The Awesome Power of a Good Framework
Whether we intend it or not, we all have assumptions about how to learn a foreign language. Sometimes, luckily, our set of assumptions can work in our favor. Sometimes, however, we are going around with ideas that are highly defective - meaning our ideas about how to learn a language are just plain off-base.
Naturally, there's a range of accuracy that can, and does, exist, among us learners.
We can call this set of assumptions about how to learn a language a 'framework.' And having a framework that corresponds very well, or rather, extremely well, with the reality of how we actually do learn can determine just how efficiently we go about this very large task of tackling a foreign language.
If you understand the fundamental theorem of language learning, which I am about to present to you here, you will be armed with an awesome tool can take years off your learning process in the long term.
The Fundamental Theorem of Foreign Language Learning
There are two important parts of the fundamental theorem and I will present them both here. The first part is the theorem itself. As powerful as it is, it can actually be communicated quite consicely. The second part, which is closely related, we can call 'the essential caveat' and it is equally, if not more important than the theorem itself, as far as helping us direct our energies properly.
But don't be turned away by our technical terms such as 'theorem' or 'caveat'. Go ahead and read and I think you'll have a good handle on it.
'The fundamental theorem of foreign language learning' goes as follows:
A language is a system. It is a highly complex system. The end goal of a language learner is to gain mastery over that system. The most effective activities that a learner can do towards this end are to engage directly with this system, in all its complexity, and in its natural state.
And then we have 'the essential caveat to the fundamental theorem of language learning' which states the following:
When dealing directly with language in its natual state, due to cognitive limitations on the learner, essential targets of learning are made inaccessible to him/her.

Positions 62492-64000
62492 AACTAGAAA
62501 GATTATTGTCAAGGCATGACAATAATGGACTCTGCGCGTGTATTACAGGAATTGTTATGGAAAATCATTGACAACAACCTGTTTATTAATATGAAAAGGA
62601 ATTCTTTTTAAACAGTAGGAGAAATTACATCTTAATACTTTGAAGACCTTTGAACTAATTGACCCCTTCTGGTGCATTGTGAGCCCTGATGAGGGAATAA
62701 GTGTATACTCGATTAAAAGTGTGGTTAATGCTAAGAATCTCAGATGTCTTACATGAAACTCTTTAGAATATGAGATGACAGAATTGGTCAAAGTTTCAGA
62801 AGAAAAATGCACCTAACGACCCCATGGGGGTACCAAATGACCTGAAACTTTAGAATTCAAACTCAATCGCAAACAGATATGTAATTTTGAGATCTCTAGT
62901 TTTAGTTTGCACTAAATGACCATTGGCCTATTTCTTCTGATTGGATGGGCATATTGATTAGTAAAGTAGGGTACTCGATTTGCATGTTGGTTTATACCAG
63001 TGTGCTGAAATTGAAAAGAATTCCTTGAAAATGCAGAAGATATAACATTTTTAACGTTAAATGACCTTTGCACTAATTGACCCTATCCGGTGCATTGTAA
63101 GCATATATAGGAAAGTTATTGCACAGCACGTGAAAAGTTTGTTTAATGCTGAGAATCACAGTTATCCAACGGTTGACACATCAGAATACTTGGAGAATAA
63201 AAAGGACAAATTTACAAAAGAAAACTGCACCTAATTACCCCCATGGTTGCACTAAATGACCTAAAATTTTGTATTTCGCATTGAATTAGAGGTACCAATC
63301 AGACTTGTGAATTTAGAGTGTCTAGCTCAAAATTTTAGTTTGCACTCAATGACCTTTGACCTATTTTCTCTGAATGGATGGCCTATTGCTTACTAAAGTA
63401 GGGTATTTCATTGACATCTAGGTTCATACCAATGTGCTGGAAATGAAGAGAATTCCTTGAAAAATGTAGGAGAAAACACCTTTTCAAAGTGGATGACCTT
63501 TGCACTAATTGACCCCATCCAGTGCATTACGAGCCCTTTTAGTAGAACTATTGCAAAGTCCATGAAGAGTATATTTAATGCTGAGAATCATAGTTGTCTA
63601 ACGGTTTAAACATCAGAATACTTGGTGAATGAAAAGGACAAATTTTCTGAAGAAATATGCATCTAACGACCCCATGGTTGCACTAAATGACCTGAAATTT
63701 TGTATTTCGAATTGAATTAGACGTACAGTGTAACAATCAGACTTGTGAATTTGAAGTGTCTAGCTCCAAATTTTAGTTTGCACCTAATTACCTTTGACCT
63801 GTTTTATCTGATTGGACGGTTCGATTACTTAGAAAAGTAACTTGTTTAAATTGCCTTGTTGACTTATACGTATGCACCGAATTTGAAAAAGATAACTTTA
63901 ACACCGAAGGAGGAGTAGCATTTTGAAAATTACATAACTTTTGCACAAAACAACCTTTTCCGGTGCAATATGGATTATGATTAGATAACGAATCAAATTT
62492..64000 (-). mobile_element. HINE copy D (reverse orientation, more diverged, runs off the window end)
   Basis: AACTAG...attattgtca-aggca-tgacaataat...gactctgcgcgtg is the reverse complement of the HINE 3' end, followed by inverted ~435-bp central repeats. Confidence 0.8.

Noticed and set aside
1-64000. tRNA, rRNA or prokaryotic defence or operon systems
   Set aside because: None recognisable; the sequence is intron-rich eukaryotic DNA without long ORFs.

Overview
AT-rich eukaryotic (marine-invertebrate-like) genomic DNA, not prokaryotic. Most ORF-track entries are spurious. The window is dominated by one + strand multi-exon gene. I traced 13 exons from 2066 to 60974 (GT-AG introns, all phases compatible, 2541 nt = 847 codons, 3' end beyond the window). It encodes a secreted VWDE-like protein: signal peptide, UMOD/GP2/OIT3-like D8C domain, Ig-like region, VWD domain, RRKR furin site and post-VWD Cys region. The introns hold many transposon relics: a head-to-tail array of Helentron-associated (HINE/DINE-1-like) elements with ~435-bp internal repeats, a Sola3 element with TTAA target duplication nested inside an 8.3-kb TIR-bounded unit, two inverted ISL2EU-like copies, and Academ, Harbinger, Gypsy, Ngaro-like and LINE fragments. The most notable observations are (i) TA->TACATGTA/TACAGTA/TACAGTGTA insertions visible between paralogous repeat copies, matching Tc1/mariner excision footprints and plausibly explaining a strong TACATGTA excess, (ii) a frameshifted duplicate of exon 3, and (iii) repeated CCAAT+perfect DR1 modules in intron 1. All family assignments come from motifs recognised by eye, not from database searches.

Because of such limitations on the learner, it is often necessary to be involved in learning activities which only simulate language in its natural state, or for the learner to engage in learning activities with language that has been abstracted from its natural state.
The effectiveness of such learning activities, with all other things held equal (such as the degree of motivation for the learner to engage in that learning activity), can be judged by evaluating how faithfully the activity simulates the complexities of engaging with language in its natural state.
How you Should (and Should Not) Spend Your Time
The real power from the fundamental theorem comes from its ability to steer you to the most effective activities - the ones that will give you the biggest bang for your buck in terms of helping you progress and meet your goals. In short, once you are familiar with the principle and gain experience in applying it, you should know very well those things you should do and those you should not waste time with.
For example, you can make some pretty quick generalizations based on this framework:
- a role play exercise with a tutor is going to be hugely preferable to that same tutor giving explanations of language using your native tongue
- using flashcards with sentences will be vastly more effective than using flashcards with words and their translations. (Words are a higher level of abstraction, while sentences, comparatively speaking, are closer to natural language and contain more of the interdependencies of the language system - thus represent the system much more faithfully)
- memorization of words and their meaning in your native language (an extreme abstraction and quite far removed from the real complexity of the language system) is a pretty ineffective use of your study time
Now some of these conclusions may already be evident to you, even without knowing the theorem. But still, it's power becomes yet more apparent when you have to make finer distinctions, or when you recognize how to make significant improvements to activities you are already doing, by adjusting this or that in conformity with the theorem.
The scope of this article, however, is to introduce you to the theorem, and not to begin to explore its huge range of applications in any sort of depth. That very whorthwhile exercise can be reserved for other articles.
Meanwhile, once you continue to digest the fundamental theorem of language learning, sooner or later you will begin to feel its power and see its positive effect on your learning and rate of progress.